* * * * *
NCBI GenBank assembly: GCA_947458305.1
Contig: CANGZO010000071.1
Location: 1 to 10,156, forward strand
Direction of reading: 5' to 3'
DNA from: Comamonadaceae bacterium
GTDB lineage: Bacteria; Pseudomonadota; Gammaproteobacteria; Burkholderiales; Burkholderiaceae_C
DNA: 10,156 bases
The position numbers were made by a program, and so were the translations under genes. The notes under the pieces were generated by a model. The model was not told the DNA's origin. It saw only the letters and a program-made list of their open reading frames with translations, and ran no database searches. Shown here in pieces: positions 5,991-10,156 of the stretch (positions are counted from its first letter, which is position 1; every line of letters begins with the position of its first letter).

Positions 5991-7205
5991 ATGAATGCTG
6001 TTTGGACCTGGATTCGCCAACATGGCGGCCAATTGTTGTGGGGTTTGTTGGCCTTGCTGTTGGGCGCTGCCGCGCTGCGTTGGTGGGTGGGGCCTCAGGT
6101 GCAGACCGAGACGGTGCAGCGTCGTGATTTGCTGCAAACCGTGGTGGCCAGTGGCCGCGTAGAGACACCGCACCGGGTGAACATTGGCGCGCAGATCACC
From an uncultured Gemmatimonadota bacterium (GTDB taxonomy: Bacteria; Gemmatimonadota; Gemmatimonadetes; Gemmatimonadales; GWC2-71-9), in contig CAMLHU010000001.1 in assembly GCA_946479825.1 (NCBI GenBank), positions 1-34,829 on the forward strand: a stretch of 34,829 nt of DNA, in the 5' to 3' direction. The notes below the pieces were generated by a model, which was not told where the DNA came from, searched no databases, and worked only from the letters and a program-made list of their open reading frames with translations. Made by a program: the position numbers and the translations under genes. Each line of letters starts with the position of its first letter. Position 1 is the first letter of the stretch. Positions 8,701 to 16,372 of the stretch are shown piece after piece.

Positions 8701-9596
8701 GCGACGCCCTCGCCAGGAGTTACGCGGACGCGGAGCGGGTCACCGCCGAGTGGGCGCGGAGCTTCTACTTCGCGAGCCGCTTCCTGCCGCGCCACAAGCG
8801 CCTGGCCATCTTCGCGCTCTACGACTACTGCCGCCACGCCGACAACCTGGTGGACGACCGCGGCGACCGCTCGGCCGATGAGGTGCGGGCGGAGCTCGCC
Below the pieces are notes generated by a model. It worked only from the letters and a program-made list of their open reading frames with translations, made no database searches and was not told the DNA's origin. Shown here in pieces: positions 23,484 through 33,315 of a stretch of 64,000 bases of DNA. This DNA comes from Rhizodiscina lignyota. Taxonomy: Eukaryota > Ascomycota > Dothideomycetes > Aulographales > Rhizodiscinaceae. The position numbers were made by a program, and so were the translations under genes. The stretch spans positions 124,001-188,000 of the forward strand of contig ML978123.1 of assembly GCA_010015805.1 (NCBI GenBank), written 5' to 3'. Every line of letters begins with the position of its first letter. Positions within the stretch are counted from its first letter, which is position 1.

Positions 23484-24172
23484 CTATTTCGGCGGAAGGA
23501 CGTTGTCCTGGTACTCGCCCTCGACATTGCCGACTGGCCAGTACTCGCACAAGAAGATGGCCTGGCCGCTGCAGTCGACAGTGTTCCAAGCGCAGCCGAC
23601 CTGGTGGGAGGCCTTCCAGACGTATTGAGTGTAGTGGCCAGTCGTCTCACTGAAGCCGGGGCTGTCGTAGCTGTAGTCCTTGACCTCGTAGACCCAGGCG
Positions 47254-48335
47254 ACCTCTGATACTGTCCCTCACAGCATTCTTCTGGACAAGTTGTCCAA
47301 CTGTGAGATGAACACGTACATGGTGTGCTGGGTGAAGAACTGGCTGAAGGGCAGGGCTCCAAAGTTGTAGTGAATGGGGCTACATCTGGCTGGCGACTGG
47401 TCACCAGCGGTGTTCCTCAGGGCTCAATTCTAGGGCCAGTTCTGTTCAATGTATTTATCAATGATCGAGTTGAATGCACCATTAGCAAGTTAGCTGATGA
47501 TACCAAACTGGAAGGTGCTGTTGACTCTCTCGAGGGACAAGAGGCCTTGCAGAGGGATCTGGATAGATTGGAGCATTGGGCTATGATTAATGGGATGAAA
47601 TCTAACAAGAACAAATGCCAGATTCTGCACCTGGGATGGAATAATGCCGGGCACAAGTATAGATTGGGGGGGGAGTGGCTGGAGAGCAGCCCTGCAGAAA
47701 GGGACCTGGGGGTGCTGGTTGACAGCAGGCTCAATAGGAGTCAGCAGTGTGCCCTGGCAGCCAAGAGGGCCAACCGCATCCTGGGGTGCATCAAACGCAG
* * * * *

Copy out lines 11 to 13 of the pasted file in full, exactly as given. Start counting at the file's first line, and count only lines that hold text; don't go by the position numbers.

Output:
6001 TTTGGACCTGGATTCGCCAACATGGCGGCCAATTGTTGTGGGGTTTGTTGGCCTTGCTGTTGGGCGCTGCCGCGCTGCGTTGGTGGGTGGGGCCTCAGGT
6101 GCAGACCGAGACGGTGCAGCGTCGTGATTTGCTGCAAACCGTGGTGGCCAGTGGCCGCGTAGAGACACCGCACCGGGTGAACATTGGCGCGCAGATCACC
From an uncultured Gemmatimonadota bacterium (GTDB taxonomy: Bacteria; Gemmatimonadota; Gemmatimonadetes; Gemmatimonadales; GWC2-71-9), in contig CAMLHU010000001.1 in assembly GCA_946479825.1 (NCBI GenBank), positions 1-34,829 on the forward strand: a stretch of 34,829 nt of DNA, in the 5' to 3' direction. The notes below the pieces were generated by a model, which was not told where the DNA came from, searched no databases, and worked only from the letters and a program-made list of their open reading frames with translations. Made by a program: the position numbers and the translations under genes. Each line of letters starts with the position of its first letter. Position 1 is the first letter of the stretch. Positions 8,701 to 16,372 of the stretch are shown piece after piece.